It looks like there will be a national hui over water rights and
state asset sales, whether the Government wants it or not.
Prime Minister John Key said yesterday that the partial sale of Mighty River Power will be postponed until March.
Key has ruled out a national meeting over water rights, but
Maori leaders who spoke to ONE News say they will organise one, and
the Maori King will help.
When it comes to water rights, Maori have not always seen eye to eye, the Maori Council taking its water fight to the Watiangi Tribunal, while iwi leaders opted for talks at the Beehive.
"We seem to be been shooting at each other. It's not good that we've been used against each other in public," said Ngahiwi Tomoana, Ngati Kahungunu chair.
However, with the asset sale delay now secured and a five-week Government consultation process looming, Maori leaders want unity.
"This is a magnificent opportunity for our people to talk about how we can move this debate over water forward," said Tuku Morgan of Tainui.
The Maori King is now offering an open invitation to Maori at attend a national hui at the Turangawaiwai Marae next Thursday.
The Maori Council agrees it is important that all Maori sit down to talk.
"You need to be looking at a national framework and all Maori because all Maori have some sort of proprietary right or interest in waterways," said Rahui Katene Maori Council, deputy chair.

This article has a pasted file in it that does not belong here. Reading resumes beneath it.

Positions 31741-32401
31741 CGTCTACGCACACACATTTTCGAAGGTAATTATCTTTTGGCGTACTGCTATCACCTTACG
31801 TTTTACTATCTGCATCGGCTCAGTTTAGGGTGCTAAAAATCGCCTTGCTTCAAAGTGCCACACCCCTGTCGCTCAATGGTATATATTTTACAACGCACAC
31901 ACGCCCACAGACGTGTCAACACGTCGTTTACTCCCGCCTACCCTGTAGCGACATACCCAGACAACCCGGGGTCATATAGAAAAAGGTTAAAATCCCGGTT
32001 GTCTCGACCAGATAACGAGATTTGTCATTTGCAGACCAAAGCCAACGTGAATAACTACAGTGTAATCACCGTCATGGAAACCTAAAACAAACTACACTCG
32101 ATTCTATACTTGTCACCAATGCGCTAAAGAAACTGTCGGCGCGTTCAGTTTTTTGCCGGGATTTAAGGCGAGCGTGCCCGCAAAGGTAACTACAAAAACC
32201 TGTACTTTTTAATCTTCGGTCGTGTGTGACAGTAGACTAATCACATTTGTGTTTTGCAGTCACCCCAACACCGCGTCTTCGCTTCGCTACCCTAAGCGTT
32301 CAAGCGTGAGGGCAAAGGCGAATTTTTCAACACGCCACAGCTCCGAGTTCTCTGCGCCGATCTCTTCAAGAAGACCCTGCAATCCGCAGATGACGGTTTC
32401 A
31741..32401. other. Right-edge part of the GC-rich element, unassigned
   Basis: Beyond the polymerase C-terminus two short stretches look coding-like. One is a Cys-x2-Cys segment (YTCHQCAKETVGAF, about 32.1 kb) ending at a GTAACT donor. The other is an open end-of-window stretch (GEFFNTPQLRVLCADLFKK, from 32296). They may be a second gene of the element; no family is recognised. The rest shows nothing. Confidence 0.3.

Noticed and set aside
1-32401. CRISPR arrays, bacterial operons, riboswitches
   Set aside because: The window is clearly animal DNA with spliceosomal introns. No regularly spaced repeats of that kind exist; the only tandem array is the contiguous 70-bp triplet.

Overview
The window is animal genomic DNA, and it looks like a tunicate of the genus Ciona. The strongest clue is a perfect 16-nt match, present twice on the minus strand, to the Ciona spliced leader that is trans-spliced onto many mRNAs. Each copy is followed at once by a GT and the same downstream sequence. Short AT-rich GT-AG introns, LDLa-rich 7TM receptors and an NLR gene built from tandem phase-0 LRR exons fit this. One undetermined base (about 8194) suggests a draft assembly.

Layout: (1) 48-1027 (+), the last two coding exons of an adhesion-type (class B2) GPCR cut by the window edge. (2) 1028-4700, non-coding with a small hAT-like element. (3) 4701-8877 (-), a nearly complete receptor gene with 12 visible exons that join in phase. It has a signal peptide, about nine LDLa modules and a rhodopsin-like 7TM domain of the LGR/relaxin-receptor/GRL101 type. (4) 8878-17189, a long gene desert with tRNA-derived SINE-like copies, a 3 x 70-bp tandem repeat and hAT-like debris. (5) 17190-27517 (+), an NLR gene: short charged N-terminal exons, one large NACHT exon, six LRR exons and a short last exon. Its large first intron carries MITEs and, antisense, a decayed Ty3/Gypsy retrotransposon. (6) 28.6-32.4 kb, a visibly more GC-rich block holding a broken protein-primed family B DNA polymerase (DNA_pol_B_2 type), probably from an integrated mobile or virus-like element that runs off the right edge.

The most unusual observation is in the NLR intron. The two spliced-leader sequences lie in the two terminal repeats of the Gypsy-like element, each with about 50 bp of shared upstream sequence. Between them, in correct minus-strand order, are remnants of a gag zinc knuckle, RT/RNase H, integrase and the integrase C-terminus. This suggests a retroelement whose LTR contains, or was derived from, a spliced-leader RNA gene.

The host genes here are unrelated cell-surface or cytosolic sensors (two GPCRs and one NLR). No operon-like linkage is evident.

The Government will not negotiate a "national" settlement on water rights, instead preferring to do deals iwi by iwi.
Maori leaders TVNZ has spoken to don't mind that. However, they say it is vital that there is a national hui so that iwi who do negotiate with the Government do so with a common understanding of Maori water rights.
Meanwhile, opposition parties are refusing today to let the Government off the hook over the asset sales delay.
"The irony of the whole situation is if we are successful in
stopping the National Party from selling these assets, the
operating balance of the Government will actually be better off,"
said Russel Norman, Green Party Co-leader
The Government is adamant that the delay of the partial sale of Mighty River Power will only cost it around $5 million to $7 million.
Along with the partial sale of Mighty River Power, the
Government is also planning to push ahead with the sale of Meridian
and Genesis Energy towards the end of 2013.
'Investors may turn their backs'
Market analyst Brian Gaynor says the Government's decision to delay the partial sale of Mighty River Power will cause investors to look elsewhere.
Gaynor of Milford Asset Management told TV ONE's Breakfast this morning that the new delay will likely mean that investors are turned off from buying the shares.
"In business, momentum is very important, and once you lose momentum that's when some investors may turn their backs on it. It puts question marks in people's minds," he said.
He also said that even if the part-sale of assets does go ahead, the lack of offerings is unlikely to have wide appeal for New Zealand investors.
"It's a lot of shares in the same industry, you could probably do it if it was different industries, if it was an airport, if it was a port company, and if there was an electricity generator [to be partially-sold]."
With two electricity generators already on the sharemarket, Trust Power and Contact Energy, Gaynor does not think there is "sufficient investor appetite" to justify a further three electricity companies being made available for purchase, as the Government has proposed.
Gaynor also doubted the government's plan to get a top price for
the assets, between $5 billion and $7 billion, saying the number
would be "hard to achieve".